Combating the Silence

By Abigail Barnard

Staff Writer

Can you imagine living in a world where everything is silent? Never hearing the birds sing or hearing a loved one laugh. When you go out into the world you must rely on your other senses, such as being able to read a room and reading lips. Sometimes using your hands as your only way of communicating.

When you go to the movies you have to read what’s being said rather than listen.

Can you also imagine going to places and being accused of ‘faking it’?

There are people all over the world who don’t need to imagine it, they live it. Deaf and hard of hearing people live silently in a world full of sound. We often believe that we know their stories, we assume we understand. But we are wrong. We will never understand their world until we understand how to communicate on their level. Our hands are an open door, an invitation to their world. 

According to the National Institute on Deafness and Other Communication Disorders, approximately 15 percent of American adults aged 18 and over report some issues with hearing, that equates to 37.5 million people. While that encompasses anyone with a hearing issue, around 28.8 million American Adults could benefit from the use of hearing aids. One in eight people in the U.S. over the age of 12 has hearing loss in both ears.

In the last year, Marvel created both a movie and a TV series about deaf and hard of hearing superheroes! They started with “Eternals” which featured a new set of heroes, but one had a new superpower that we didn’t know we needed. Representing the deaf and hard of hearing community.

Makkari is a woman of color in Marvel’s latest movie and is played by Lauren Ridloff, who is deaf. Fans of Lauren Ridloff will recognize her from the Walking Dead series.

In the movie, Makkari uses American Sign Language to communicate with the other Eternals. Ridloff was born deaf to two hearing parents and communicates  through sign language in her daily life. Ridloff spoke to The New York Times about how important playing Makkari was to her. 

“It means that my two boys, who are also deaf, will grow up in a world where there are superheroes who are deaf. It means they’ll be able to dream a bit more widely,” Ridloff said.

While the Eternals and Makkari represent the deaf community, Marvel’s new ‘Hawkeye’ Disney+ series represents the hard of hearing.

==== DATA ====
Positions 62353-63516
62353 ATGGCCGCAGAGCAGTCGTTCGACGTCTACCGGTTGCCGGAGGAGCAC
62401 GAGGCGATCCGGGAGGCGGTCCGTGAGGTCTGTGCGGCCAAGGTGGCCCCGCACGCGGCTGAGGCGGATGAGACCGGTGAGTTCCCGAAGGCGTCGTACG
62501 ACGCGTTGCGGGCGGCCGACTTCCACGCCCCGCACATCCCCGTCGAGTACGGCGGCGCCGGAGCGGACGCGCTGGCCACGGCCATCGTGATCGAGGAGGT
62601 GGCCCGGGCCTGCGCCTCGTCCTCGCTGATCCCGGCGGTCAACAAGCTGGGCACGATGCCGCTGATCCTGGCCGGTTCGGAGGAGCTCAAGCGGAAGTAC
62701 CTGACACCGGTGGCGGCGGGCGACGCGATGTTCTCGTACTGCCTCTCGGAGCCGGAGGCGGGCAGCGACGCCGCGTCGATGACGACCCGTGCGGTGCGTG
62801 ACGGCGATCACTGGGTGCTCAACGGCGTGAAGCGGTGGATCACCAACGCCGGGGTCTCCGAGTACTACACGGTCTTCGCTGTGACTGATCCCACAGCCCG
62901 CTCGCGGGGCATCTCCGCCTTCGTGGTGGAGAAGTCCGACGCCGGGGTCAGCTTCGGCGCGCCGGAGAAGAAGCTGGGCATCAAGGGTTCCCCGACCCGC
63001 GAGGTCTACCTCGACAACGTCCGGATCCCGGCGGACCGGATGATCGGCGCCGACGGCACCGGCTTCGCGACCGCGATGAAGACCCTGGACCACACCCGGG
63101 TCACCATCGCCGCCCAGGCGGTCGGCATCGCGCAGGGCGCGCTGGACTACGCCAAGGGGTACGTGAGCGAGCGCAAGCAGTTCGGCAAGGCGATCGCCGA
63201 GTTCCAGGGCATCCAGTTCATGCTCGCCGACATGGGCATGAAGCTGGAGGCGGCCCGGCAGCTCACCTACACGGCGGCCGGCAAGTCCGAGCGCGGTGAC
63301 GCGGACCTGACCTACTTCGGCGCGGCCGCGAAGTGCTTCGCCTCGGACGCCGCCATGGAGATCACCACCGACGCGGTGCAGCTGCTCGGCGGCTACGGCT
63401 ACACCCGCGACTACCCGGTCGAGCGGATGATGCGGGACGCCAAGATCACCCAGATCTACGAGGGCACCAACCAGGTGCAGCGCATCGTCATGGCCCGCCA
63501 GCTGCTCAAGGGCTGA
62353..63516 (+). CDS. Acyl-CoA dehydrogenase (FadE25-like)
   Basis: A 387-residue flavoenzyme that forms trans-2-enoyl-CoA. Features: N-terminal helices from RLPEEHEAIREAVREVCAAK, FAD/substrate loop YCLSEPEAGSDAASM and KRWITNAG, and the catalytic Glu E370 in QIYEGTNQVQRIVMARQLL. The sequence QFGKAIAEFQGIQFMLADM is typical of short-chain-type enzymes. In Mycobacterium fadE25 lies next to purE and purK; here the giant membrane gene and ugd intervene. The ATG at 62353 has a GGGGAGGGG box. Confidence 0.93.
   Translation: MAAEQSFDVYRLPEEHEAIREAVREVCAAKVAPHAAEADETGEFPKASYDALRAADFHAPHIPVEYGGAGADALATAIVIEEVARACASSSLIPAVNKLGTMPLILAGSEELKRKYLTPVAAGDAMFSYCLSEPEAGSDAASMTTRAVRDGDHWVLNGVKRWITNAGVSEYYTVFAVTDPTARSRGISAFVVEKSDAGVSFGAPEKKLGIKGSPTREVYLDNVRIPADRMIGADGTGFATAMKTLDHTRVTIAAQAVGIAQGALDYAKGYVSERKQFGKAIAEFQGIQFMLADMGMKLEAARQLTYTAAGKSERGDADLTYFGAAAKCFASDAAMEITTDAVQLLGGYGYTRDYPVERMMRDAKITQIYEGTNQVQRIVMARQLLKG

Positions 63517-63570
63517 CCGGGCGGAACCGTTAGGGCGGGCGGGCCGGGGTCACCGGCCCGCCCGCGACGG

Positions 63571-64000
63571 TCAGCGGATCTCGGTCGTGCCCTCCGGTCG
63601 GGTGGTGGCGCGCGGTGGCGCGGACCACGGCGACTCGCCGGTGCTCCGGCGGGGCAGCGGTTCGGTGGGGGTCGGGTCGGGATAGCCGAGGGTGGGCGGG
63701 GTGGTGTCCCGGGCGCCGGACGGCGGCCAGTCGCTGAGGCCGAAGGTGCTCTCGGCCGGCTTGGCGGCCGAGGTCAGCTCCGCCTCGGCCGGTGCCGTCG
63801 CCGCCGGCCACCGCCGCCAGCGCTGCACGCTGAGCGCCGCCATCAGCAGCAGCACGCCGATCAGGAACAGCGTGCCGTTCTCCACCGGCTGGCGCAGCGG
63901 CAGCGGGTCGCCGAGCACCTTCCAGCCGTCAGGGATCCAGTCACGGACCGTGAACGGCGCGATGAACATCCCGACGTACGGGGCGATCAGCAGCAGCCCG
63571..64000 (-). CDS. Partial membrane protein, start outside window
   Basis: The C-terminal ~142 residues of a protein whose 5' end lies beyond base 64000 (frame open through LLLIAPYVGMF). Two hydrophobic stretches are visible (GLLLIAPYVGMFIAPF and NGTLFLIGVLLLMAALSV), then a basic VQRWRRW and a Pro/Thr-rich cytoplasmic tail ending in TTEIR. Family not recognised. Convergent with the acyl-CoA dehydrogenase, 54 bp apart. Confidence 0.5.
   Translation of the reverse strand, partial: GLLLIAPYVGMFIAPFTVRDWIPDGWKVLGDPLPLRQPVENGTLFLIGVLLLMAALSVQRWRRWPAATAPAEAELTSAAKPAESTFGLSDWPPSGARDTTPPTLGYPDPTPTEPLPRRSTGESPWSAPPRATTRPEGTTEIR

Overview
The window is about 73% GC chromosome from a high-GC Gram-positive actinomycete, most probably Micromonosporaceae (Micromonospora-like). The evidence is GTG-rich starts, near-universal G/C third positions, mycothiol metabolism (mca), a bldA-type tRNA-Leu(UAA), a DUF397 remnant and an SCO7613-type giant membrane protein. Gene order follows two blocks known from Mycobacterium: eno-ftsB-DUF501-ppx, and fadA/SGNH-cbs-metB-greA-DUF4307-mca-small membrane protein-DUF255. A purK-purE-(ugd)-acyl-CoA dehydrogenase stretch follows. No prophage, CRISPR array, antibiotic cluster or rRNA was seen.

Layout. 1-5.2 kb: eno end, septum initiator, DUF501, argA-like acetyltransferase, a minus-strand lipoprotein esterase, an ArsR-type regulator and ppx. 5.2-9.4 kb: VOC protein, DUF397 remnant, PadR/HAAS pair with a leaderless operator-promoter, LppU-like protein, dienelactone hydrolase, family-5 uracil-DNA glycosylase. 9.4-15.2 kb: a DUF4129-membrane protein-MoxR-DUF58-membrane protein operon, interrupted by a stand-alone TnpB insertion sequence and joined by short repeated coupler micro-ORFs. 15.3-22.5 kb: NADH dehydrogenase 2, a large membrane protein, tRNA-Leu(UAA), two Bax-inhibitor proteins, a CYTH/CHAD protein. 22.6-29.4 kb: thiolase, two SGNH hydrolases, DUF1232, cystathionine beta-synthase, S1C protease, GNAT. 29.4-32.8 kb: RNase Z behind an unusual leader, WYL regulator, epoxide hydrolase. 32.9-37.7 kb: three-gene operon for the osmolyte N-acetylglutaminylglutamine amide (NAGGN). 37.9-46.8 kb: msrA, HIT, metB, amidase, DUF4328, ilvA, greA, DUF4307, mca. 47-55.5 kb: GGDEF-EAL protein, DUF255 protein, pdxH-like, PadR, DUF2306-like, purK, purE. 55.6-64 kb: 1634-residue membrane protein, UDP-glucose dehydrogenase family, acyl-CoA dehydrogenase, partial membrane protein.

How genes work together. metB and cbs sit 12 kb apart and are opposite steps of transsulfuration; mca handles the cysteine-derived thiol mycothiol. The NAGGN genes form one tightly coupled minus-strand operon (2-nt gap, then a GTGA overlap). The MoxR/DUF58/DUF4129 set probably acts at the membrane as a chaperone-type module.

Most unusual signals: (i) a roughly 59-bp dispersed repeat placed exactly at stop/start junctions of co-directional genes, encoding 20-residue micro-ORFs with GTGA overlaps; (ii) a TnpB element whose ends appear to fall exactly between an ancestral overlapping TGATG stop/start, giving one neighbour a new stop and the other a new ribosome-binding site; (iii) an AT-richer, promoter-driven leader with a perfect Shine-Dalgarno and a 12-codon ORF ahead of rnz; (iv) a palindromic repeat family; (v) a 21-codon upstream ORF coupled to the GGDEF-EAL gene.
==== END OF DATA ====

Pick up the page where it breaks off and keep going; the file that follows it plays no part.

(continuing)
At the beginning of the series, we learn that Clint Barton, Hawkeye, is now hard of hearing and wears hearing aids. Although Hawkeye always had hearing loss in the comics, Marvel waited until he got his series to move in step with the comics. At some point in the comics, Hawkeye was fighting another villain named, Mockingbird. Hawkeye bit down on one of his Sonic Arrows, which stopped the fight but permanently damaged his hearing. In the TV series Hawkeye’s hearing loss is chalked up to all the fights and explosions over the years finally taking its effect.

The Hawkeye series also has a deaf superhero/villain named Maya Lopez who later becomes Echo in the Marvel Comics. Hawkeye/Clint Barton is played by Jeremey Renner and Maya Lopez/Echo is played by Alaqua Cox, a Native American actress, who is both deaf and an amputee.

The “Hawkeye” series and “Eternals” debuted to  mixed reviews. Whether it wasn’t like the comics or it was too like the comics, one thing that fans are in agreement about is the representation of the deaf and hard of hearing community.

According to a digital language learning tool, Preply, there has been a 250 percent spike in searches for “learning sign language for beginners.”

Some users on Instagram asked the question “why didn’t we learn ASL in high school?” In most high schools we learn Spanish, German and maybe French. Isn’t it more likely to run into someone who is deaf than someone from Germany?

Northeast Texas Community College does offer ASL through the continuing education department, taught by Nancy LaBatt. The course introduces students to ASL and the hearing impaired community.  Students will be able to learn the alphabet, common greetings, and simple phrases. Students will also work through subject groups to build their vocabulary. 

 The class will begin February 7th through the 21st, Mondays 1:00 – 2:00pm, it will be at Northeast Community College on the main campus, in the TBA room. The classes will be through continuing education, the class is not covered by FASFA, it will cost the student $59.